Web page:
Measles cases spike in U.S.
In 2000, measles was eliminated from the United States, which means no continuous transmission of a disease for 12 months or more in a geographic area. Measles can still occur, however, when people who haven’t been vaccinated get infected in countries where the disease has not been eliminated, and bring it home.
The Centers for Disease Control and Prevention (CDC) says that’s exactly what’s been happening this year. A recent CDC report says that from January 1 to June 20, 2014, there were 514 confirmed cases of measles in the U.S., the highest number of cases since 2000. Measles cases have been reported in 20 states this year, including Illinois.
Measles is a viral respiratory disease that affects an estimated 20 million people worldwide every year, and is responsible for 164,000 deaths annually. Measles causes fever, cough, body rash and a runny nose. Of children who get measles, up to 5 percent get pneumonia and one in 1,000 gets encephalitis; one or two out of 1,000 die.
“Measles is a very highly contagious disease, and it’s a serious disease. There is danger from this disease, especially for the young and old,” says Dr. Malliswari Challapalli, infectious disease specialist at Advocate Children’s Hospital in Oak Lawn, Ill.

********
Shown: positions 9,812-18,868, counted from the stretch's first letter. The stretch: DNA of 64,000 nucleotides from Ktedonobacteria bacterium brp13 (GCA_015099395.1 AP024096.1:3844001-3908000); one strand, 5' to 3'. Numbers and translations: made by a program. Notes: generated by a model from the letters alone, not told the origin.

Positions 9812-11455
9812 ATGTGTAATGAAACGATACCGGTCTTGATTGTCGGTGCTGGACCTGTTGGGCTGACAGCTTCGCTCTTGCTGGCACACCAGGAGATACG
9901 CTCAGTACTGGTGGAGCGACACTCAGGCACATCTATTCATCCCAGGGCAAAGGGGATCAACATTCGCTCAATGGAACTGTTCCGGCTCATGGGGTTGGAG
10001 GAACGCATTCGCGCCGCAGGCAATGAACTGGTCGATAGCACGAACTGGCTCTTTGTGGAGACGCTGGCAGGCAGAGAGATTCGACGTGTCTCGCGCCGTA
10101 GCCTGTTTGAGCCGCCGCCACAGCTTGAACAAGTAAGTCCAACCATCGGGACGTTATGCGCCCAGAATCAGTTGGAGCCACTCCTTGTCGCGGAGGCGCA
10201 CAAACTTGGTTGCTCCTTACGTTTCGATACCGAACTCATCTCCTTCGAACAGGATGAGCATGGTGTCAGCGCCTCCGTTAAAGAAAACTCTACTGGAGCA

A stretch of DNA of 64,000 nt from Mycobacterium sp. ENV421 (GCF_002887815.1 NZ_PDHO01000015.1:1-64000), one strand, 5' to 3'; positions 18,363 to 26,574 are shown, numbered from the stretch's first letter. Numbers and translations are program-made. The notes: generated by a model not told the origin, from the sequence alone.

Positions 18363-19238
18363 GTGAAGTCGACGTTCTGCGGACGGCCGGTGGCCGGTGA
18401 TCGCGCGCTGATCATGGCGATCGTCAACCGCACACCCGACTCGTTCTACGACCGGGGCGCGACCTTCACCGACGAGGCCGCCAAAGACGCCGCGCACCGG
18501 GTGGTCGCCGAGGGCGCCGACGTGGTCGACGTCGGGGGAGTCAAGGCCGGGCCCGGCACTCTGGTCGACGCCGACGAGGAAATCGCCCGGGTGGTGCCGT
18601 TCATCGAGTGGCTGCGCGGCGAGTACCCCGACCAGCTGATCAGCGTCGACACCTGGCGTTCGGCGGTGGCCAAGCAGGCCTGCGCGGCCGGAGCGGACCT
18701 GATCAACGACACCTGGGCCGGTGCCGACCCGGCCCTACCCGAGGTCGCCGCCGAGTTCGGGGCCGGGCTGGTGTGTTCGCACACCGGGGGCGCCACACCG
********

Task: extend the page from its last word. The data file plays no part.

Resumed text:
“Immunization definitely protects against measles,” she says. “Measles vaccine is a great vaccine and highly immunogenic.” But un-immunized people who travel to endemic areas can bring the disease back into the United States. Generally in the U.S., babies are given their first measles vaccination at one year, but people are never too old to get vaccinated, Dr. Challapalli says.
She adds that people who aren’t certain they were immunized and plan to travel abroad, especially to areas where measles is endemic, should get the vaccine. More than half of worldwide deaths occur in India, and the Philippines is also experiencing a large measles outbreak, according to the CDC.
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